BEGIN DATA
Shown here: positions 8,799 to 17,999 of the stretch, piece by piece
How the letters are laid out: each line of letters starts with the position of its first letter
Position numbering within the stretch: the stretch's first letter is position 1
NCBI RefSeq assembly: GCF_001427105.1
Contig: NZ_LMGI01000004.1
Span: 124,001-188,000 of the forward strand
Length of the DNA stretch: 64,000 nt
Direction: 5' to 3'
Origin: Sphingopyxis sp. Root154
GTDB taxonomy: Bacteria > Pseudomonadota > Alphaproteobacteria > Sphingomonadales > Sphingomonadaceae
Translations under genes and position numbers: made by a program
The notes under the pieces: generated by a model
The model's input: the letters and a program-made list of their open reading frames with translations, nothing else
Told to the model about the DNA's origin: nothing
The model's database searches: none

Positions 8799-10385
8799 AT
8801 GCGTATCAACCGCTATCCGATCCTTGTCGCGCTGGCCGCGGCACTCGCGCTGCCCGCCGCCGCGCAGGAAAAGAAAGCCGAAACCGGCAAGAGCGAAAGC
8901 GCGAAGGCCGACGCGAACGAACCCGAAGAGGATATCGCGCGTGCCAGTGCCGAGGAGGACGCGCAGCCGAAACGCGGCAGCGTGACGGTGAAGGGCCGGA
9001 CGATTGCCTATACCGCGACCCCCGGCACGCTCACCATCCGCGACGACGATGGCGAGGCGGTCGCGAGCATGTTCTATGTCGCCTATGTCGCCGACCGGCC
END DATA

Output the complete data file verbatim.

Shown here: positions 8,799 to 17,999 of the stretch, piece by piece
How the letters are laid out: each line of letters starts with the position of its first letter
Position numbering within the stretch: the stretch's first letter is position 1
NCBI RefSeq assembly: GCF_001427105.1
Contig: NZ_LMGI01000004.1
Span: 124,001-188,000 of the forward strand
Length of the DNA stretch: 64,000 nt
Direction: 5' to 3'
Origin: Sphingopyxis sp. Root154
GTDB taxonomy: Bacteria > Pseudomonadota > Alphaproteobacteria > Sphingomonadales > Sphingomonadaceae
Translations under genes and position numbers: made by a program
The notes under the pieces: generated by a model
The model's input: the letters and a program-made list of their open reading frames with translations, nothing else
Told to the model about the DNA's origin: nothing
The model's database searches: none

Positions 8799-10385
8799 AT
8801 GCGTATCAACCGCTATCCGATCCTTGTCGCGCTGGCCGCGGCACTCGCGCTGCCCGCCGCCGCGCAGGAAAAGAAAGCCGAAACCGGCAAGAGCGAAAGC
8901 GCGAAGGCCGACGCGAACGAACCCGAAGAGGATATCGCGCGTGCCAGTGCCGAGGAGGACGCGCAGCCGAAACGCGGCAGCGTGACGGTGAAGGGCCGGA
9001 CGATTGCCTATACCGCGACCCCCGGCACGCTCACCATCCGCGACGACGATGGCGAGGCGGTCGCGAGCATGTTCTATGTCGCCTATGTCGCCGACCGGCC